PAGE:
Using Predictive Analytics and Simulation to Improve Therapeutic Outcomes


Peripheral neuropathy is a condition caused by chronically high blood sugar and diabetes. It leads to weakness, numbness, and pain in hands, feet, and other body parts. About 60% of all people with diabetes eventually develop this disease. To make sustainable treatment decisions and provide personalized care strategies, scientists, doctors, and insurance companies use tools for in silico clinical trials. With these tools, they make personalized computer simulations of patient treatment and predict the responses.

Pfizer, one of the world's largest pharmaceutical companies, asked Fair Dynamics, in collaboration with Health Services Consulting Corporation, to develop a platform that would help the company’s researchers test a new drug for patients with painful diabetic peripheral neuropathy. The platform would be based on previous clinical studies and act as a decision support tool, which could assess a patient’s personal parameters, prescribe drug dosage, and predict possible outcomes. The platform also needed to be flexible and have a user-friendly interface to allow inexperienced users to work with it. To develop this platform, engineers applied AnyLogic simulation modeling.


To create a predictive analytics platform, engineers needed to process raw data from different sources and categorize it. For this purpose, they integrated SAS data files and machine learning algorithm in an AnyLogic model. The algorithm grouped the data with patient profiles into six clusters with clustering variables, such as gender, age, disease duration, and others. These parameters were essential when completing patient treatment programs.

To include new patients in the model, engineers used an AnyLogic agent-based modeling approach. It allowed users to set up a patient with predefined parameters similar to those in the clusters. The patient would then fall into one of the identified clusters depending on these parameters. AnyLogic capabilities for parallel computation also offered simulation of scenarios with multiple patients using the parameter variation experiment.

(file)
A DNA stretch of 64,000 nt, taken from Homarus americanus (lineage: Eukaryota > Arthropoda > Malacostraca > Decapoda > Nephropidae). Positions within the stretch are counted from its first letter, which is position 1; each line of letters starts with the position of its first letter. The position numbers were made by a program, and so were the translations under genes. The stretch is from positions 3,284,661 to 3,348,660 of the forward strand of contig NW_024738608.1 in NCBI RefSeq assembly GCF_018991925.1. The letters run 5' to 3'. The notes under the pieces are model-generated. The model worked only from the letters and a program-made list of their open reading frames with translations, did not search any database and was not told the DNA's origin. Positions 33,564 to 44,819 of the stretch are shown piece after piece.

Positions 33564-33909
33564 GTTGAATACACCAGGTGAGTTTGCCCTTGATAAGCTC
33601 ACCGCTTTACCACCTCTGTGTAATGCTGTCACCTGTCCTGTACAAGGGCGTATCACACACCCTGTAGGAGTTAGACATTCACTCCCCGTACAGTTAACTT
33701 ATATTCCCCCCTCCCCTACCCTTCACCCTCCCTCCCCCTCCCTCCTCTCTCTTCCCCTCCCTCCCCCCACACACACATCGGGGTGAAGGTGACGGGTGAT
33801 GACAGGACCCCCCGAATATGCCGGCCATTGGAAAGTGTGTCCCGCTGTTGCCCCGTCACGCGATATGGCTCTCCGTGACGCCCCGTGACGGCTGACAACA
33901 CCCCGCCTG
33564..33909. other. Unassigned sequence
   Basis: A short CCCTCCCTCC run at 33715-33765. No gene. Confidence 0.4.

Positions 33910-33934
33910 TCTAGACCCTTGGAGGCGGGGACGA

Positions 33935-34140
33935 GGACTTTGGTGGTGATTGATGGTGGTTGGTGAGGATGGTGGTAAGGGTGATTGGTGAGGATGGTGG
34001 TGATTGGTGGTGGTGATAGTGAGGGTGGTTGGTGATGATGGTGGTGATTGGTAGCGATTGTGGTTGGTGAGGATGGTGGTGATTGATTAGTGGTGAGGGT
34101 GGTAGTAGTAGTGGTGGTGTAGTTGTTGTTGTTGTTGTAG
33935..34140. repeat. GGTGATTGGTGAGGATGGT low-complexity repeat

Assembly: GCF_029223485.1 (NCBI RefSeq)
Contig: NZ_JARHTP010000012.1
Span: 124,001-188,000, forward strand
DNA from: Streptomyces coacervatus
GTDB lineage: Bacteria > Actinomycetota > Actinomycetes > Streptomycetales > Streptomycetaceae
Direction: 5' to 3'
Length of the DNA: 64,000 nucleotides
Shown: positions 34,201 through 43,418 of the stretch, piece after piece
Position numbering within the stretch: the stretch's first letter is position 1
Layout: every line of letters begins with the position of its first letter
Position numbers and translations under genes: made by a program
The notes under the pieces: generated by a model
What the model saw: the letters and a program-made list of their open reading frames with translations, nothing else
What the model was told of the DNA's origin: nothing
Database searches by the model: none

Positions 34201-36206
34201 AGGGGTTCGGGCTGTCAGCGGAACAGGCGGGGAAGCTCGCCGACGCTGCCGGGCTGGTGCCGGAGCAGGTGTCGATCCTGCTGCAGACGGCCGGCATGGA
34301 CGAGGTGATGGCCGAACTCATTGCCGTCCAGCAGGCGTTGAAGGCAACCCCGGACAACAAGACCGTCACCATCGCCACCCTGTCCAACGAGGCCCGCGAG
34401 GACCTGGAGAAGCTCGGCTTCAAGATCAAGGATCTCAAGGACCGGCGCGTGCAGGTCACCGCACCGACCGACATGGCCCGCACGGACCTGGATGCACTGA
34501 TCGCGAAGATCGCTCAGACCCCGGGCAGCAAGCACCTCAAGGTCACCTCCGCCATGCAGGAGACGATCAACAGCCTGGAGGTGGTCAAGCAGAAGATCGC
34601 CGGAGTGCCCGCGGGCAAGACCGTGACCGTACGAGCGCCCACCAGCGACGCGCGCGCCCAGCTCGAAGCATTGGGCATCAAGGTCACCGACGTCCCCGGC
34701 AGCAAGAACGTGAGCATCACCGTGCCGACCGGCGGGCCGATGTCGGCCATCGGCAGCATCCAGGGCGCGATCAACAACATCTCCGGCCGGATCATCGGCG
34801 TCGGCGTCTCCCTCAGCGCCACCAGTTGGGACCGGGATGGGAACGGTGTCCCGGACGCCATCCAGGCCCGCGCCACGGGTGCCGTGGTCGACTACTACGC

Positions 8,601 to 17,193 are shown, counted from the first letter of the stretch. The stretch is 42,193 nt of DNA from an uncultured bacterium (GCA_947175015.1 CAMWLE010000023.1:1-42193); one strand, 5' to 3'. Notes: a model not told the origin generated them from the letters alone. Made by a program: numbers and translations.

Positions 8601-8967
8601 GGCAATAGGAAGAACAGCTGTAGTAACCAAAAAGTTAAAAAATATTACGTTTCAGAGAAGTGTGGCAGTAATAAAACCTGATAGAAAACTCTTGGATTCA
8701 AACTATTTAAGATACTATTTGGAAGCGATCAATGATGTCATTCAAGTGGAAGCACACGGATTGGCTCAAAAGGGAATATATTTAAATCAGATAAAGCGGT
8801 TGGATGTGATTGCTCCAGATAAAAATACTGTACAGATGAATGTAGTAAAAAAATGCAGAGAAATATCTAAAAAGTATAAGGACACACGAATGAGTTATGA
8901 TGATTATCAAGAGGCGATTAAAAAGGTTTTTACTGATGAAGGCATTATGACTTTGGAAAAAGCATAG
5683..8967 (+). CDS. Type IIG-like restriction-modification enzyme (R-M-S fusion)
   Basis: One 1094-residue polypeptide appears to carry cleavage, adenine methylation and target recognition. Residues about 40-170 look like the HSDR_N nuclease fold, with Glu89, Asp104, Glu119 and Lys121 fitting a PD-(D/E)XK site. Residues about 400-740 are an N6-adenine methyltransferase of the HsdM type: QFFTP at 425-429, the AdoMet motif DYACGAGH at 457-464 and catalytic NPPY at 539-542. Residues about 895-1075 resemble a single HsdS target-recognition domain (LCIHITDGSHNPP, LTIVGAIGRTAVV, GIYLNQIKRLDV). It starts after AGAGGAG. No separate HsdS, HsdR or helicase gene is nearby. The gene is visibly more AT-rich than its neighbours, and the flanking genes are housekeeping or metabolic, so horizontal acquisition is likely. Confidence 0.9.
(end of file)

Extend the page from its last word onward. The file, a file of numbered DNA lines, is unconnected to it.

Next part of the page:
Following categorization, the treatment process of a patient was simulated in the model with multiple instances. It was based on the data from the previously clustered patient profiles. To validate the model, the 4-6 weeks treatment for each patient was simulated.

Doctors were finally presented with the optimal treatment scenario and dosage for a patient. For each patient or cluster, users could export dynamically created reports.

As the model was supposed to be used by inexperienced people, engineers used Java technologies, supported by Anylogic, to complete the convenient interface.



In this project, AnyLogic acted as a software tool for integrating various datasets, machine learning algorithm, and simulation capabilities. Altogether, they allowed the processing of diverse historical data and its regrouping into unique clusters. With AnyLogic agent-based modeling, engineers managed to complete an easily configurable predictive model and simulate personalized treatment processes with great precision. The model helped doctors make informed decisions on drug dosage for every patient and see how he or she would respond to the treatment. With Java-based design elements, the model’s interface became more intuitive and could be easily understood by new users.


Project presentation by Luigi Manca, Fair Dynamics

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